Skip to main page content
Access keys NCBI Homepage MyNCBI Homepage Main Content Main Navigation
Review
. 2013 Dec;6(4):159-84.
doi: 10.2478/intox-2013-0026.

Glyphosate, Pathways to Modern Diseases II: Celiac Sprue and Gluten Intolerance

Affiliations
Free PMC article
Review

Glyphosate, Pathways to Modern Diseases II: Celiac Sprue and Gluten Intolerance

Anthony Samsel et al. Interdiscip Toxicol. .
Free PMC article

Abstract

Celiac disease, and, more generally, gluten intolerance, is a growing problem worldwide, but especially in North America and Europe, where an estimated 5% of the population now suffers from it. Symptoms include nausea, diarrhea, skin rashes, macrocytic anemia and depression. It is a multifactorial disease associated with numerous nutritional deficiencies as well as reproductive issues and increased risk to thyroid disease, kidney failure and cancer. Here, we propose that glyphosate, the active ingredient in the herbicide, Roundup(®), is the most important causal factor in this epidemic. Fish exposed to glyphosate develop digestive problems that are reminiscent of celiac disease. Celiac disease is associated with imbalances in gut bacteria that can be fully explained by the known effects of glyphosate on gut bacteria. Characteristics of celiac disease point to impairment in many cytochrome P450 enzymes, which are involved with detoxifying environmental toxins, activating vitamin D3, catabolizing vitamin A, and maintaining bile acid production and sulfate supplies to the gut. Glyphosate is known to inhibit cytochrome P450 enzymes. Deficiencies in iron, cobalt, molybdenum, copper and other rare metals associated with celiac disease can be attributed to glyphosate's strong ability to chelate these elements. Deficiencies in tryptophan, tyrosine, methionine and selenomethionine associated with celiac disease match glyphosate's known depletion of these amino acids. Celiac disease patients have an increased risk to non-Hodgkin's lymphoma, which has also been implicated in glyphosate exposure. Reproductive issues associated with celiac disease, such as infertility, miscarriages, and birth defects, can also be explained by glyphosate. Glyphosate residues in wheat and other crops are likely increasing recently due to the growing practice of crop desiccation just prior to the harvest. We argue that the practice of "ripening" sugar cane with glyphosate may explain the recent surge in kidney failure among agricultural workers in Central America. We conclude with a plea to governments to reconsider policies regarding the safety of glyphosate residues in foods.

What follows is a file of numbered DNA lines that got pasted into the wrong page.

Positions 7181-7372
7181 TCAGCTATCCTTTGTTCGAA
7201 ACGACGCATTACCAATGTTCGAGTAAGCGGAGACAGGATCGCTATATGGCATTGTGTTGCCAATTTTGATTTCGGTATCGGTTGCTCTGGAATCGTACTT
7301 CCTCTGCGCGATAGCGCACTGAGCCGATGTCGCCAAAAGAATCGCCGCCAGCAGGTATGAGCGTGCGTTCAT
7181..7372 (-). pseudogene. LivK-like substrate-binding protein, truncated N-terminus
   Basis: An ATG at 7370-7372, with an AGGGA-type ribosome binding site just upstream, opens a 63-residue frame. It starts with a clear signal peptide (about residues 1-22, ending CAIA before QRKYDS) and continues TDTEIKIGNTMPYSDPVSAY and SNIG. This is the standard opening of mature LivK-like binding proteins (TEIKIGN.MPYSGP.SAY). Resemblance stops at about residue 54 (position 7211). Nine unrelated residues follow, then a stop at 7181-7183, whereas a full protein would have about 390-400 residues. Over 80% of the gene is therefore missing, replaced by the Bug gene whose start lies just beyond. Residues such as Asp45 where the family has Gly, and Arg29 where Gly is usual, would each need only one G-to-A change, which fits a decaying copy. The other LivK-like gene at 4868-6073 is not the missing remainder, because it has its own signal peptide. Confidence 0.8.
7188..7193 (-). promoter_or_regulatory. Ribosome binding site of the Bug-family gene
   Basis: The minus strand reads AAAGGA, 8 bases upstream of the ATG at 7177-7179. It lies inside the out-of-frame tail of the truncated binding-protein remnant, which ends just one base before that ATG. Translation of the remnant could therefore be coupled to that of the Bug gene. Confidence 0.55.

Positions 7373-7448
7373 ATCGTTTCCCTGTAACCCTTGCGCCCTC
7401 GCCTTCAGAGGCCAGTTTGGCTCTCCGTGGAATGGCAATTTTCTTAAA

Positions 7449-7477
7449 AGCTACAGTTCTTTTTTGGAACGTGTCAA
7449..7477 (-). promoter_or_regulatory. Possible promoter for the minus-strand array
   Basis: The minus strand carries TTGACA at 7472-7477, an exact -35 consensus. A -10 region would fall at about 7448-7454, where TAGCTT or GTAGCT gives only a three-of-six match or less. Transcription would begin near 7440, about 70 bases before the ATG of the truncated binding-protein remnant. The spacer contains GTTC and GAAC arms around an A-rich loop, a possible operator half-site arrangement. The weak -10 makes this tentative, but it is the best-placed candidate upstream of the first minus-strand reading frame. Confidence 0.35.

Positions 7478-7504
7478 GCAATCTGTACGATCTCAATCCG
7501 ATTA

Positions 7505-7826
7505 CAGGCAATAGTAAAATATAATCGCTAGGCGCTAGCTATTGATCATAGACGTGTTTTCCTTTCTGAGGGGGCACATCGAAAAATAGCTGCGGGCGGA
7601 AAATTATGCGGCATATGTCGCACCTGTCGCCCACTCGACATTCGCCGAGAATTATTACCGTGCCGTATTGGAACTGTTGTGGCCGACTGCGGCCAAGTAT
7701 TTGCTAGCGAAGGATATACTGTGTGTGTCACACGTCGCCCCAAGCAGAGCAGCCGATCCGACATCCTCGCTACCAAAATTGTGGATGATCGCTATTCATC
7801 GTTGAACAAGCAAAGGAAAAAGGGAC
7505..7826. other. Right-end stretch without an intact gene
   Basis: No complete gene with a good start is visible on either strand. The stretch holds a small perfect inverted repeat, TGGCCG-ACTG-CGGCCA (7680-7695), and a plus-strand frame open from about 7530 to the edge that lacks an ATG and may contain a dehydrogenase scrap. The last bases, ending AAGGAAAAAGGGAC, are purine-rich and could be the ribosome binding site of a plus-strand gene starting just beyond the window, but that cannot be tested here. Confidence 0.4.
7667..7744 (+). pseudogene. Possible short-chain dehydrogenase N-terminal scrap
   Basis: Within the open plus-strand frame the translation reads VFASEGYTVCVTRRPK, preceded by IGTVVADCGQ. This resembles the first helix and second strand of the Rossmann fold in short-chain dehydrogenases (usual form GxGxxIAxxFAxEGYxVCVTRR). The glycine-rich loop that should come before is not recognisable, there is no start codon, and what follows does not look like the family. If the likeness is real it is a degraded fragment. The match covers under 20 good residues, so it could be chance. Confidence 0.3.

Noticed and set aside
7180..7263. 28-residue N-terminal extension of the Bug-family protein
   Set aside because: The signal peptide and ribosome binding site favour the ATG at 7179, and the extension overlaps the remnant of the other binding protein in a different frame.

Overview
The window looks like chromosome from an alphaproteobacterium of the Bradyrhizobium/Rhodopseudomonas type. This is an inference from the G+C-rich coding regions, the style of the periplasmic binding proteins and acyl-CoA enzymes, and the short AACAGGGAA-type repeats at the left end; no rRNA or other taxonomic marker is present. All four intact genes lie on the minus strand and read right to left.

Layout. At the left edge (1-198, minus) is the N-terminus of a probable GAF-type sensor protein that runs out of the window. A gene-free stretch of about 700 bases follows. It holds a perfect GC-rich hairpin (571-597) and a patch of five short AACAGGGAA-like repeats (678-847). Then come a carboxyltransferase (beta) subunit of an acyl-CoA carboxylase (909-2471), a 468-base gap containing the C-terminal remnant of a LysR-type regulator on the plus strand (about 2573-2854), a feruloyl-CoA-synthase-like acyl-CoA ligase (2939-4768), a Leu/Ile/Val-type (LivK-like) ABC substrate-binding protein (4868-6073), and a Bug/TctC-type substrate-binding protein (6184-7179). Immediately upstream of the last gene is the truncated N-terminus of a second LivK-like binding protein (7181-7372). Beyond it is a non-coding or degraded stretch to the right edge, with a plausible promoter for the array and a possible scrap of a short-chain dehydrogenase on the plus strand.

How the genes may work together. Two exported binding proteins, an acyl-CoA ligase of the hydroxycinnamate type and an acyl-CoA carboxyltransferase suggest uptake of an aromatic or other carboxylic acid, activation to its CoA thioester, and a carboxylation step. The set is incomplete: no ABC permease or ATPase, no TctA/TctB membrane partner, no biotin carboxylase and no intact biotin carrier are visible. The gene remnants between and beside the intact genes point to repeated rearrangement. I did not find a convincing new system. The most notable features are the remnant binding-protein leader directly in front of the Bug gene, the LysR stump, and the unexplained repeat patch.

Keywords: celiac disease; cytochrome P450; deficiency; food; gluten; glyphosate.

Figures

Figure 1
Figure 1
Hospital discharge diagnosis (any) of celiac disease ICD-9 579 and glyphosate applications to wheat (R=0.9759, p≤1.862e-06). Sources: USDA:NASS; CDC. (Figure courtesy of Nancy Swanson).
Figure 2
Figure 2
Deaths due to intestinal infections ICD A04, A09; 008, 009 with glyphosate applications to wheat (R=0.9834, p≤3.975e-09). Sources: USDA:NASS; CDC. (Figure courtesy of Nancy Swanson).
Figure 3
Figure 3
Thyroid cancer incidence rate plotted against glyphosate applied to U.S. corn & soy crops (R=0.988, p≤7.612e-09) along with % GE corn & soy crops (R=0.9377, p≤2.152e-05). Sources: USDA:NASS; SEER. (Figure courtesy of Nancy Swanson).
Figure 4
Figure 4
Number of hospitalizations for acute kidney injury plotted against glyphosate applied to com & soy (in 1000 tons). (Figure courtesy of Nancy Swanson).
Figure 5
Figure 5
End stage renal disease deaths (ICD N18.0 & 585.6) plotted against % GE corn & soy planted (R=0.9585, p<4.03e-6) and glyphosate applied to corn & soy (R=0.9844, p≤3.704e-09). Sources: USDA:NASS; CDC. (Figure courtesy of Nancy Swanson).
Figure 6
Figure 6
Deaths from Parkinson's disease (ICD G20 & 332.0) plotted against glyphosate use on corn & soy (R=0.9006, p≤5.063e-07) and % GE corn & soy planted (R=0.9676, p≤2.714e-06). Sources: USDA:NASS; CDC. (Figure courtesy of Nancy Swanson).

Similar articles

See all similar articles

Cited by 22 articles

See all "Cited by" articles

References

    1. Agúndez JA, García-Martín E, Martínez C. Genetically based impairment in CYP2C8- and CYP2C9-dependent NSAID metabolism as a risk factor for gastrointestinal bleeding: Is a combination of pharmacogenomics and metabolomics required to improve personalized medicine? Expert Opin Drug Metab Toxicol. 2009;5(6):607–620. - PubMed
    1. Ali A, Fletcher R. A. Phytotoxic action of glyphosate and amitrole on corn seedlings. Can J Bot. 1977;56:2196–2202.
    1. Allen RH, Stabler SP, Savage DG, Lindenbaum J. Metabolic abnormalities in cobalamin (vitamin B12) and folate deficiency. FASEB J. 1993;7:1344–1353. - PubMed
    1. Ames BN, Shigenaga MK, Hagen TM. Oxidants, antioxidants, and the degenerative diseases of aging. Proc Natl Acad Sci U S A. 1993;90:7915–22. - PMC - PubMed
    1. Baizabal-Carvallo JF, Jankovic J. Movement disorders in autoimmune diseases. Mov Disord. 2012;27(8):935–46. - PubMed

LinkOut - more resources

Feedback